5. Never played. Where does their food come from? Do they eat their own waste like a 6-million human centipede?

    1. Where does their food come from? Do they eat their own waste like a 6-million human centipede?

      Us urban sophisticates never bother with such pedestrian details . . .

    2. Soylent Green.

      1. [Slaps forehead]

  6. ironic thing

    “The color of this orange is ironic.”

    No amount of human thralldom can be assembled into irony. It’s just how we do, yo.

    I’m impressed by the game’s coherence, premise to end. I’d have predicted the programmers would have built in a Singularity/Rapture that comes down when you reached a “perfect” ant-farm assembly.

    Kudos, dorks.

  7. This man is a visionary planner. I want to hire him.

    1. If we can’t leave Seattle, how do we get to South Center mall?!?

      1. Simple. Annex the city of Kent. Or is it Renton? If the signs weren’t there, how would you know when you left one place and entered another?

        1. Renton is a shithole, that’s how you know. Like when Nichols wanted to annex White Center. Why?!?

          1. Indeed. Like Ranier Beach isn’t bad enough. Anyone down there that isn’t armed to the teeth is a couple sandwiches short of a picnic.

            1. When I go down to the colo in Tukwila, I make sure I have my gun. Because it’s kind of creepy getting out there.

              1. I used to take the 150 from Pioneer Square to Tukwila and back. Good times. I saw a guy jump out of a window to avoid paying the $1.50 fare…and then a 400lb black woman driver ran out after him. And the bums…it’s like they have their own language.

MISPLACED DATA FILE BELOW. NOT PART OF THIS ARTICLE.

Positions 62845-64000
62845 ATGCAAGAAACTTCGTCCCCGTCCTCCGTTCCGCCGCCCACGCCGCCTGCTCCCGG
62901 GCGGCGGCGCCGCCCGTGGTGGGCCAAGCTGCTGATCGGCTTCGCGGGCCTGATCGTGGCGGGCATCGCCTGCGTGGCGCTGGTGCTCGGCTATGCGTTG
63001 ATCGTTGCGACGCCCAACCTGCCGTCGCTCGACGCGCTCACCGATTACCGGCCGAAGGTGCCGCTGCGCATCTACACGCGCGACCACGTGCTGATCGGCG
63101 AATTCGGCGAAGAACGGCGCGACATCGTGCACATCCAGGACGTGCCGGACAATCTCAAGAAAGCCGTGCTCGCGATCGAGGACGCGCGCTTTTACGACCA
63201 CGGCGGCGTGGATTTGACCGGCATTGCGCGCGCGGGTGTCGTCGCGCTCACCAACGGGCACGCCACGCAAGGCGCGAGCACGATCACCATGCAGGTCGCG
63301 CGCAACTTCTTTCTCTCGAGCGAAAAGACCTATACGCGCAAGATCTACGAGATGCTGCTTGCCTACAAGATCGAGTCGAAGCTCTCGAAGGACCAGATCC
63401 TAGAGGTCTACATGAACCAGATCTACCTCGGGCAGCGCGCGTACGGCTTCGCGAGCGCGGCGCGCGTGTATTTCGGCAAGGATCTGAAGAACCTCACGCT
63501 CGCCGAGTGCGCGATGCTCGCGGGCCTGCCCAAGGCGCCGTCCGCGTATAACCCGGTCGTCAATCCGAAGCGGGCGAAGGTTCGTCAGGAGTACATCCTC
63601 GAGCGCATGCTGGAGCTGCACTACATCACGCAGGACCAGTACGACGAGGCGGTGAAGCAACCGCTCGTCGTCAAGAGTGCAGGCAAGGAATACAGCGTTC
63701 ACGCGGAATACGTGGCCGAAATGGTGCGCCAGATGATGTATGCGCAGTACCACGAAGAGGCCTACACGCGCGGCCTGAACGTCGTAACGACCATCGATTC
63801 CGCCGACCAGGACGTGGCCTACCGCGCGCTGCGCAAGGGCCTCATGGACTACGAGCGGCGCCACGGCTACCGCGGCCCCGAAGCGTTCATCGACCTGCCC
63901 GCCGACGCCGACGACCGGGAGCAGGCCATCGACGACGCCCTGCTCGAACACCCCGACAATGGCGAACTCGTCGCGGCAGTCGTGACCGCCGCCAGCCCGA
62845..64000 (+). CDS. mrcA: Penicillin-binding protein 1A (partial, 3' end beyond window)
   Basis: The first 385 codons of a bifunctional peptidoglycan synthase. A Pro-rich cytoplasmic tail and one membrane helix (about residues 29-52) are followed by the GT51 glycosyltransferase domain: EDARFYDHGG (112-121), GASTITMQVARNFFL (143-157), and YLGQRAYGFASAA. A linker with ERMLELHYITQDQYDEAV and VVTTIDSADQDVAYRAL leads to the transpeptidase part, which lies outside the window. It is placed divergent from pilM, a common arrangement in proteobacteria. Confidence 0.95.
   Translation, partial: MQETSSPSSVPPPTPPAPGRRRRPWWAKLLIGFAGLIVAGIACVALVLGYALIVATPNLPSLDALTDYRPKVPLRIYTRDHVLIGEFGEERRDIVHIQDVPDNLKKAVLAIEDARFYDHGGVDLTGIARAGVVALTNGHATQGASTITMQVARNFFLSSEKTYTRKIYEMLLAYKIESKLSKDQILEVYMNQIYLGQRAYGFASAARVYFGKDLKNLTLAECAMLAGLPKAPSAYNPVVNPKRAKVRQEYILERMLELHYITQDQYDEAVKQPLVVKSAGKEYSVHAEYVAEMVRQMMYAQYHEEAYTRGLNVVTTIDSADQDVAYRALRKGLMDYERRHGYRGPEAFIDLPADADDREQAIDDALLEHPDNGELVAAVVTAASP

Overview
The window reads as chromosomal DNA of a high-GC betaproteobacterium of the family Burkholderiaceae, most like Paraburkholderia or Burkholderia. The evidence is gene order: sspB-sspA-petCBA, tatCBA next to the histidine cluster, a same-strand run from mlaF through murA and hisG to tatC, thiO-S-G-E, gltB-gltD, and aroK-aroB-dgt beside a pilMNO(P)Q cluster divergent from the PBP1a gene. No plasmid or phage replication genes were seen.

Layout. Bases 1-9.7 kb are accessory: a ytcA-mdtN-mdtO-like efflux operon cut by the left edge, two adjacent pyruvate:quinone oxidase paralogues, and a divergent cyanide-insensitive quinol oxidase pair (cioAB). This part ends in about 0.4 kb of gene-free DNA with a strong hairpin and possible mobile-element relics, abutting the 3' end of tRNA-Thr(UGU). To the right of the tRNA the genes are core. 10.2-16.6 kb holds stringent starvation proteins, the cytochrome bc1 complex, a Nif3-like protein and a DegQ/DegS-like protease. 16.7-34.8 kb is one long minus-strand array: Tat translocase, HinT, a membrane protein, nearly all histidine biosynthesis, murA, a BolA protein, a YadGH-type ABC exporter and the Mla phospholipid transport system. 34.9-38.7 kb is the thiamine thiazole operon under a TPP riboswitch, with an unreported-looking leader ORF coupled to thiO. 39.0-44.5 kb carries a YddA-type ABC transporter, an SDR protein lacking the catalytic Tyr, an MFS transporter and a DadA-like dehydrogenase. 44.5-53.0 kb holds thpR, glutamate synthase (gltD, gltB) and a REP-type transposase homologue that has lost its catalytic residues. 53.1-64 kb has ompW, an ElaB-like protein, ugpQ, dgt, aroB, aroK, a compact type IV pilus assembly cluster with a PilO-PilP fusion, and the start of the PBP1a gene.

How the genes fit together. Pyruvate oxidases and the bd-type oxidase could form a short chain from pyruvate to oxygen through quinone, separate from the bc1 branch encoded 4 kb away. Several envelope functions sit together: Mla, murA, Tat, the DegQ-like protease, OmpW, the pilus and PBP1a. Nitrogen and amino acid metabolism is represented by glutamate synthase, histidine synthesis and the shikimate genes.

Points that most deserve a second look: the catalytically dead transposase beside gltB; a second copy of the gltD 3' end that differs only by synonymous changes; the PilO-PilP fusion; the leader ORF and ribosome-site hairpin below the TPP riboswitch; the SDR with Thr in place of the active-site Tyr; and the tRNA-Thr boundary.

1. I love the tiny park down in Pioneer Square that is literally covered in sleeping bums. Every time I go to Uwajimaya I drive past them on the way back.

                  1. I just drive over them. Kinda bumpy.

              2. I work in Burien and I don’t carry a gun.

                I like the adrenaline rush.

                1. You’re a madman!

            2. Why not come to Redmond? It’s pretty relaxed over here.

              1. Nah, I’m a city guy. That’s why I live in Belltown. If I don’t have assholes yelling outside my window at 2AM, I’m just not satisfied.

                1. And don’t forget the odd beat down or killing. After all, how can anyone sleep if there aren’t a few random shots being fired. Kind of hypnotic…

                2. Wow, there are other libertarians in Seattle? Thought it was just me.

                  1. There’s like four of us. Maybe five.

                3. And gunshots. It’s not a weekend in Belltown till someone gets shot.

              2. That’s because Redmond consists of over-paid, self-satisfied yuppies (present company excepted, natch).
                I prefer a little more…racial diversity…in my scene.

                1. The Swedish Issaquah ER refers to their ‘condition’ as MAD, or Microsoft Affective Disorder.